I attended two Christmas Eve services recently, two weeks apart.
The first was Dec. 24 at St. John the Divine Anglican Church in Copper Cliff.
I grew up in the church, so the service featured familiar traditions, including singing Christmas carols, listening to the Christmas story and shaking the peace with people I've known all my life.
My second Christmas Eve was Jan. 6, thanks to Father Jovan (John) Marjanac of Sts. Peter and Paul Serbian Orthodox Church, who invited the media to take in the service.
The church also opened its doors to others who celebrate Christmas in January instead of December, including the city's Ukrainian and Coptic Christian communities, as well as anybody interested in attending.
It was a chance to experience another of the rich mosaic of cultures that make up Greater Sudbury, as boasted by the flags on the Bridge of Nations.
As Father John explains, most Orthodox Christians, numbering 350 million worldwide, celebrate Christmas Jan. 7, following the original Julian calendar instead of the Gregorian calendar, developed in the 14th century.
As someone whose totality of knowledge of Orthodox traditions includes the movie “My Big Fat Greek Wedding” and attending a university friend's Romanian wedding, the traditions practised in the Serbian Orthodox faith seemed novel.
I must add, though, when the service strayed into English, I did recognize parts of the liturgy. Unlike most Christian churches, the choir sings a capella in four-part harmony, without the aid of an organ or other musical instruments.
There are no pews in the sanctuary, so most people stand — men on one side, women on the other (I have to admit I didn't notice this arrangement, and accidentally situated myself with the men). “We're not too strict,” Father John later assured me.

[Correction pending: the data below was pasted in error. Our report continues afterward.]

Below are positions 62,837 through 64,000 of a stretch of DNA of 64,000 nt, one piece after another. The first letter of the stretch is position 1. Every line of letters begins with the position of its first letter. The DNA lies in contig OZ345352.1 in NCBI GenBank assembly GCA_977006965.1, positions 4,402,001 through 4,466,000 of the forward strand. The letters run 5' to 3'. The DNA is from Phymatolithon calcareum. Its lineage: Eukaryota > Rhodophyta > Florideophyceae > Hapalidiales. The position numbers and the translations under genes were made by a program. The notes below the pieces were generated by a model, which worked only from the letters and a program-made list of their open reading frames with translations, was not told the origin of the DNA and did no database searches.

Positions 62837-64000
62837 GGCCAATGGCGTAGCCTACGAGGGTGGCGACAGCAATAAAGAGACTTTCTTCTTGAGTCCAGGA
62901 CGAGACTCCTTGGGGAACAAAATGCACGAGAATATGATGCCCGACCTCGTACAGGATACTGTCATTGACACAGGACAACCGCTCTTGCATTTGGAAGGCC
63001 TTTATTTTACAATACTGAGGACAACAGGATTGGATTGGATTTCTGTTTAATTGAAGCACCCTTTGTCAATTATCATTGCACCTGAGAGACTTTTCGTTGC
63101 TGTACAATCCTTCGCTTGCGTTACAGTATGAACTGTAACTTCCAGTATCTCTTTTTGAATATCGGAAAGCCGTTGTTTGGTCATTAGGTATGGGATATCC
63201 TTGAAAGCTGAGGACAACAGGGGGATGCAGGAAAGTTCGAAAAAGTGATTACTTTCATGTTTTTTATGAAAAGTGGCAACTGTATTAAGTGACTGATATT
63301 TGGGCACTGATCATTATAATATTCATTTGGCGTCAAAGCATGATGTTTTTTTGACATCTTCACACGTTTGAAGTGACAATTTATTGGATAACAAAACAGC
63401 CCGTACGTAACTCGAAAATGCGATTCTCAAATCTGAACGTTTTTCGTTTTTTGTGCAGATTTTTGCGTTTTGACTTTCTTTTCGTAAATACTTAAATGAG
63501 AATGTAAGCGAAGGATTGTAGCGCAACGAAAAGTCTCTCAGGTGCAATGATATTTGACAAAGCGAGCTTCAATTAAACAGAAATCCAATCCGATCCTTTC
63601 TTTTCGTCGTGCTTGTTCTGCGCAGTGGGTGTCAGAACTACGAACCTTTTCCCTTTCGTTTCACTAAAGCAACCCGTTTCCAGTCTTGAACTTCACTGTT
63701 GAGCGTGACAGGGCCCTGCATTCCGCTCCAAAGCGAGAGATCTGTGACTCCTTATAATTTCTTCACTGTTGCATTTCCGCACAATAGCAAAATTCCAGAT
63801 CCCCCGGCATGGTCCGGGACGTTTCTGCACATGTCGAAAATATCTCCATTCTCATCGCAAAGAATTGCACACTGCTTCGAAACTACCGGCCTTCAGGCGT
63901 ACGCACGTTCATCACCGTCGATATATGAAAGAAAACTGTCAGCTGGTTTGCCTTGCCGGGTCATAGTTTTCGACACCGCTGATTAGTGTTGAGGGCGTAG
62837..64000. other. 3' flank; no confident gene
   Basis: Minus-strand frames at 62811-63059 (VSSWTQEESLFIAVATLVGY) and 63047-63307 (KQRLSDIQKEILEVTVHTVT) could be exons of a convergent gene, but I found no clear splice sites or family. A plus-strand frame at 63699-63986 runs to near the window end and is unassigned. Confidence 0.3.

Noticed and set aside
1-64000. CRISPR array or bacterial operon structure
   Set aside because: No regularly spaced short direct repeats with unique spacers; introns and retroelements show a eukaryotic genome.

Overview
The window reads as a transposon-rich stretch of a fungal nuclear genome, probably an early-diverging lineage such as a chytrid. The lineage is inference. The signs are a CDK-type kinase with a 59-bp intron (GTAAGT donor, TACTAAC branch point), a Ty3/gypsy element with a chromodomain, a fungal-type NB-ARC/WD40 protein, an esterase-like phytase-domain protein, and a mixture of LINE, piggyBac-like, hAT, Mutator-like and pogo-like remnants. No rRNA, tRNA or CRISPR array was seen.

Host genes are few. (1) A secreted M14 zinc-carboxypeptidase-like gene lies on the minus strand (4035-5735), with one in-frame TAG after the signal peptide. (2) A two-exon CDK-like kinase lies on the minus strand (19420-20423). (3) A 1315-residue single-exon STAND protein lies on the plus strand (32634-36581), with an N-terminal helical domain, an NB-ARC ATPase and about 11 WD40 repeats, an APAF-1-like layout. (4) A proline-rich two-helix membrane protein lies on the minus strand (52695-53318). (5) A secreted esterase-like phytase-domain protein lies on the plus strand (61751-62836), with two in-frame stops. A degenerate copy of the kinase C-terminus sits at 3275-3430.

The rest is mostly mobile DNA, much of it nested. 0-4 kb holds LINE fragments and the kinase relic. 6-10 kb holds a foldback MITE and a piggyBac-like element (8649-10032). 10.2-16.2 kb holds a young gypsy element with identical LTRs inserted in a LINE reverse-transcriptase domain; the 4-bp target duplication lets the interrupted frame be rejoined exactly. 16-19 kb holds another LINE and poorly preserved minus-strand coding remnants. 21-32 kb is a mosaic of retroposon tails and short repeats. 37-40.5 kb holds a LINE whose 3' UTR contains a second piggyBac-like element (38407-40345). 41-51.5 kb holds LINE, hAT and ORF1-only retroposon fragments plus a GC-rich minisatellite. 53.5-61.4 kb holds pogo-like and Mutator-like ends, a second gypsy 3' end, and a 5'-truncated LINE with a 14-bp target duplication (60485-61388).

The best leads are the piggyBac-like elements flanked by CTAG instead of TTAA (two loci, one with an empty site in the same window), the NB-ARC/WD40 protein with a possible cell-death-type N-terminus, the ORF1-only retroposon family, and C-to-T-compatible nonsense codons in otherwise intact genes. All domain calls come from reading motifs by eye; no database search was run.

The faithful lit candles throughout the service.
Most delightful was the badnyak, an oak tree decorated with crepe paper, candies and oranges that's the Serbian Orthodox version of the Christmas tree.
After Father John blessed the tree, it became something of a free-for-all, with parishioners rushing to break off branches to bring home, seeing them as a blessing for the year to come.
Because the oak tree doesn't lose its leaves in winter, it's a symbol of the endurance of the Serbian Orthodox faith.
Sts. Peter and Paul parishioner Zandra Zubac, like me, said Christmas Eve service is a special time evoking childhood memories. “My father was Serbian Orthodox, so when I come here and celebrate with the Serbian community in Sudbury, I'm really enjoying myself, because it brings me to my roots,” she said.
Zubac has a poignant tradition with her badnyak branch.
“My father passed away 21 years ago, so I'll be taking my piece of the badnyak and a little bit of the ribbon, a walnut, an orange, candy, and I'll bring it to the cemetery to place on his grave,” she said.
The evening ended with a fish dinner in the church's basement, the traditional meal on Christmas Eve, before the feasting on Christmas Day (Serbians are especially fond of roast pork, I'm told).
After enjoying this delicious meal, I walked out of the church into a cold, snowy Sudbury winter evening. It was Christmas Eve again. I sang quietly to myself ... “Silent Night, Holy Night.”
Heidi Ulrichsen has been a reporter with NorthernLife.ca for 10 years, currently covering the lifestyle and education beats.